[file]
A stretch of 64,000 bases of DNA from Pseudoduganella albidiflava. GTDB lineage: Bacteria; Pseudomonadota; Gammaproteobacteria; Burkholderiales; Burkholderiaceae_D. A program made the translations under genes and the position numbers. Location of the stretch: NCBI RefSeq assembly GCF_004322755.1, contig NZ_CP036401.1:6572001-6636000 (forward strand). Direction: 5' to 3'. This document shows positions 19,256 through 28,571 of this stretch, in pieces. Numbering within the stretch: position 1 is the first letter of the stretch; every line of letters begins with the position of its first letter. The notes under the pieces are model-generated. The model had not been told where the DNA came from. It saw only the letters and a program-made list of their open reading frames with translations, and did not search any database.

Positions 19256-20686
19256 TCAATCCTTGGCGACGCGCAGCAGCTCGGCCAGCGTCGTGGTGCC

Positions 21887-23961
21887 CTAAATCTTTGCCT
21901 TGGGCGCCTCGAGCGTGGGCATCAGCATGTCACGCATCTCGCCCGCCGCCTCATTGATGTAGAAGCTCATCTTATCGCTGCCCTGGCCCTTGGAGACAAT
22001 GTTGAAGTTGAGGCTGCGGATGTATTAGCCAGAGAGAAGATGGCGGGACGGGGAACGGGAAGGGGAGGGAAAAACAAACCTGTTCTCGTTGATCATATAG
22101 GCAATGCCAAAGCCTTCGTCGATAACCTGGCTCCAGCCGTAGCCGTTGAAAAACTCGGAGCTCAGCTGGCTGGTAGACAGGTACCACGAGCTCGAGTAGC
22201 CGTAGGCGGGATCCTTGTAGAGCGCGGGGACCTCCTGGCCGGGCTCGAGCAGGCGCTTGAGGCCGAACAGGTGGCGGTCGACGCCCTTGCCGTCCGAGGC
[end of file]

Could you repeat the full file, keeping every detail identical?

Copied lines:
A stretch of 64,000 bases of DNA from Pseudoduganella albidiflava. GTDB lineage: Bacteria; Pseudomonadota; Gammaproteobacteria; Burkholderiales; Burkholderiaceae_D. A program made the translations under genes and the position numbers. Location of the stretch: NCBI RefSeq assembly GCF_004322755.1, contig NZ_CP036401.1:6572001-6636000 (forward strand). Direction: 5' to 3'. This document shows positions 19,256 through 28,571 of this stretch, in pieces. Numbering within the stretch: position 1 is the first letter of the stretch; every line of letters begins with the position of its first letter. The notes under the pieces are model-generated. The model had not been told where the DNA came from. It saw only the letters and a program-made list of their open reading frames with translations, and did not search any database.

Positions 19256-20686
19256 TCAATCCTTGGCGACGCGCAGCAGCTCGGCCAGCGTCGTGGTGCC

Positions 21887-23961
21887 CTAAATCTTTGCCT
21901 TGGGCGCCTCGAGCGTGGGCATCAGCATGTCACGCATCTCGCCCGCCGCCTCATTGATGTAGAAGCTCATCTTATCGCTGCCCTGGCCCTTGGAGACAAT
22001 GTTGAAGTTGAGGCTGCGGATGTATTAGCCAGAGAGAAGATGGCGGGACGGGGAACGGGAAGGGGAGGGAAAAACAAACCTGTTCTCGTTGATCATATAG
22101 GCAATGCCAAAGCCTTCGTCGATAACCTGGCTCCAGCCGTAGCCGTTGAAAAACTCGGAGCTCAGCTGGCTGGTAGACAGGTACCACGAGCTCGAGTAGC
22201 CGTAGGCGGGATCCTTGTAGAGCGCGGGGACCTCCTGGCCGGGCTCGAGCAGGCGCTTGAGGCCGAACAGGTGGCGGTCGACGCCCTTGCCGTCCGAGGC